Engaging Characters: Fiction, Emotion and the Cinema

By Murray Smith | Paperback
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Thrillers, weepies, horror movies and melodramas evoke characteristic kinds of emotional response, yet emotion is not much examined by film or literary theory. This work discusses emotional responses to films, integrating them into a theory of engagement, or identification with, characters in cinematic and literary fictions. Films and filmmakers discussed include: "The Accused"; Hitchcock (including detailed analyses of "The Man Who Knew Too Much" and "Saboteur"); Godard; Ruiz; Bunuel's "That Obscure Object of Desire"; Dovzhenko's "Arsenal"; Preminger's "Daisy Kenyon"; Bresson's "L'Argent"; Eisenstein's "Strike"; and Melville's "Le Doulos". This book should be of interest to students of film, cultural, literary and media studies, as well as students of literary theory and philosophy.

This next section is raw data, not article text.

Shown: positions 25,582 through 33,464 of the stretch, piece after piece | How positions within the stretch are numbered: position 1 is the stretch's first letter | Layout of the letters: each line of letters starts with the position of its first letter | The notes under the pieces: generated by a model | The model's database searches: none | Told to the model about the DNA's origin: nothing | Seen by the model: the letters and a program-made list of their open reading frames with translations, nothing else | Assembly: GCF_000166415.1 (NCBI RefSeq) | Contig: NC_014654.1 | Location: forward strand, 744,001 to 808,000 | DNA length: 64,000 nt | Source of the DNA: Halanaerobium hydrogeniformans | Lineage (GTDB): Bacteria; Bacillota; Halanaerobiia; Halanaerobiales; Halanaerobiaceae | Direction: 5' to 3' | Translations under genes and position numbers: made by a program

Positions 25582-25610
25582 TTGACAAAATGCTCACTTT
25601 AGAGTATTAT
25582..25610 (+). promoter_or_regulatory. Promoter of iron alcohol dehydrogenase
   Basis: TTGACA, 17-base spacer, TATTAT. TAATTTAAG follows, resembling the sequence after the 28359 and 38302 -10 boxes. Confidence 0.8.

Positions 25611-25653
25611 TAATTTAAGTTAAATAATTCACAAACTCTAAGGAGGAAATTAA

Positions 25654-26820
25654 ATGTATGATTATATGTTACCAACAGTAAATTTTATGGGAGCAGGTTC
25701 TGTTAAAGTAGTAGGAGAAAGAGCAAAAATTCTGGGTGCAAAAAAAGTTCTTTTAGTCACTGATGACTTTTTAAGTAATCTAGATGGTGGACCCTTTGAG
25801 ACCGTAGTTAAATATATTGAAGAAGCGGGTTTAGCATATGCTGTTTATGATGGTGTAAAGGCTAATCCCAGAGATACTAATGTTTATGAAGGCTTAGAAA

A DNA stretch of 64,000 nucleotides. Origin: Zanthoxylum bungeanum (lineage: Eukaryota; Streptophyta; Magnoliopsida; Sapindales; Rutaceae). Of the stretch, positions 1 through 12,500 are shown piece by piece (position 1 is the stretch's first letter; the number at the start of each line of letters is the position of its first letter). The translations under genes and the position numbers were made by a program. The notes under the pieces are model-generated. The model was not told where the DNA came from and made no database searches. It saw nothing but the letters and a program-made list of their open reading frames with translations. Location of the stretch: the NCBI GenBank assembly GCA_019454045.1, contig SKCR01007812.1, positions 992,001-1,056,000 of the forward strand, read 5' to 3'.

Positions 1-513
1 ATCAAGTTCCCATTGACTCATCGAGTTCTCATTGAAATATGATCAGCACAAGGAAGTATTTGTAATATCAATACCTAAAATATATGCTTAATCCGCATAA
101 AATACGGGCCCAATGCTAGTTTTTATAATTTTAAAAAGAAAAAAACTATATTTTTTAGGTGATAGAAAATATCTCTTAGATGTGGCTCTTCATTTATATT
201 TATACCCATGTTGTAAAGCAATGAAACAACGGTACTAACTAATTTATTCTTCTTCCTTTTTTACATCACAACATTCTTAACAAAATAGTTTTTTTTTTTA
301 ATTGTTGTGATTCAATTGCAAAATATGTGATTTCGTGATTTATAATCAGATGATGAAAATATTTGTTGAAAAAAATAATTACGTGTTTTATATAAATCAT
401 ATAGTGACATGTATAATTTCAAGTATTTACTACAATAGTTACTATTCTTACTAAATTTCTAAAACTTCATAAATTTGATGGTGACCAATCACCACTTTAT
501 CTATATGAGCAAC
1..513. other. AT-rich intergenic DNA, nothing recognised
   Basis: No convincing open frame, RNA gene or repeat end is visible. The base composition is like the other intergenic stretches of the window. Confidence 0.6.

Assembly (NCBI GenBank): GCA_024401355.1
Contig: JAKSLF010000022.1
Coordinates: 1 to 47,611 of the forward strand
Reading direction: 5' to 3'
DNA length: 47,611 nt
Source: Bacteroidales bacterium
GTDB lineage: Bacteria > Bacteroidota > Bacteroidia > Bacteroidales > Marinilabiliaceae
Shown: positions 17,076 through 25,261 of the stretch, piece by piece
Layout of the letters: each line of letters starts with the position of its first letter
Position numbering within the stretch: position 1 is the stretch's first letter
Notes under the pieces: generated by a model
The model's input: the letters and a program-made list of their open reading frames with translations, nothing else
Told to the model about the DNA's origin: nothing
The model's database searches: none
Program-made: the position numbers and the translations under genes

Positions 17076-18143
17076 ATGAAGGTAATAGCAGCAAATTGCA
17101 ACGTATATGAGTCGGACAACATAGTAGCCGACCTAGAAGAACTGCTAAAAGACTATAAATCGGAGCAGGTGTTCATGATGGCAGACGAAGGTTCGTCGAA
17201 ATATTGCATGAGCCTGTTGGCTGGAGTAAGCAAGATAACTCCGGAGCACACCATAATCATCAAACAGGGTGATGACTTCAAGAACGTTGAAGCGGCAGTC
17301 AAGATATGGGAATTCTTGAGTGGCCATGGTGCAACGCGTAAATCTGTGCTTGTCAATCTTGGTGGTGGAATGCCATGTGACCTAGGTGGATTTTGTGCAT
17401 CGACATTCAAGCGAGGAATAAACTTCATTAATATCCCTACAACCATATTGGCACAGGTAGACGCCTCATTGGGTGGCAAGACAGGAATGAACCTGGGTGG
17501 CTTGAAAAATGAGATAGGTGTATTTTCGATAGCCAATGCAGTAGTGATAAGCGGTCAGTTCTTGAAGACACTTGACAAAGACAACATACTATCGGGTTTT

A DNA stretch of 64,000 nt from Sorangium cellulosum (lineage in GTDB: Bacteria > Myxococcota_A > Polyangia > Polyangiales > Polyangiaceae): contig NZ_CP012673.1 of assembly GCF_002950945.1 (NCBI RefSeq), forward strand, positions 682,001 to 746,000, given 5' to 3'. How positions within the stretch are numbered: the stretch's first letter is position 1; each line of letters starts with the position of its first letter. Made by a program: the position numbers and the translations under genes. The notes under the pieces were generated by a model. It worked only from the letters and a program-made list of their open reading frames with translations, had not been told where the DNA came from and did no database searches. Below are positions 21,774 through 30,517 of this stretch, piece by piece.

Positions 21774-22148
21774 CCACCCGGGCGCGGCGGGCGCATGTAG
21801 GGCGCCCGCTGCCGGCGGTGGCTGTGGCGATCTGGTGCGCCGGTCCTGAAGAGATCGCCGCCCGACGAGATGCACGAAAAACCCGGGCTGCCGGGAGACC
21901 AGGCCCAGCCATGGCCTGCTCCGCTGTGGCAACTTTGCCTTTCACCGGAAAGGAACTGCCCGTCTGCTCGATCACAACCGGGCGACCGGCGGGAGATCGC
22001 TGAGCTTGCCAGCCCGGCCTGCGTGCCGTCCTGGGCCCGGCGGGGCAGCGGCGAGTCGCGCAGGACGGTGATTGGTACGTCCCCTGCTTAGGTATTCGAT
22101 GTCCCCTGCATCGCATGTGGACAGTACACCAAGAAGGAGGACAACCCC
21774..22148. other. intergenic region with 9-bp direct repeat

Dimensions235mm x 155mm x 16mm
PublisherOxford University Press 
Release Date7 Sep 1995 

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Book Cover - Engaging Characters: Fiction, Emotion and the Cinema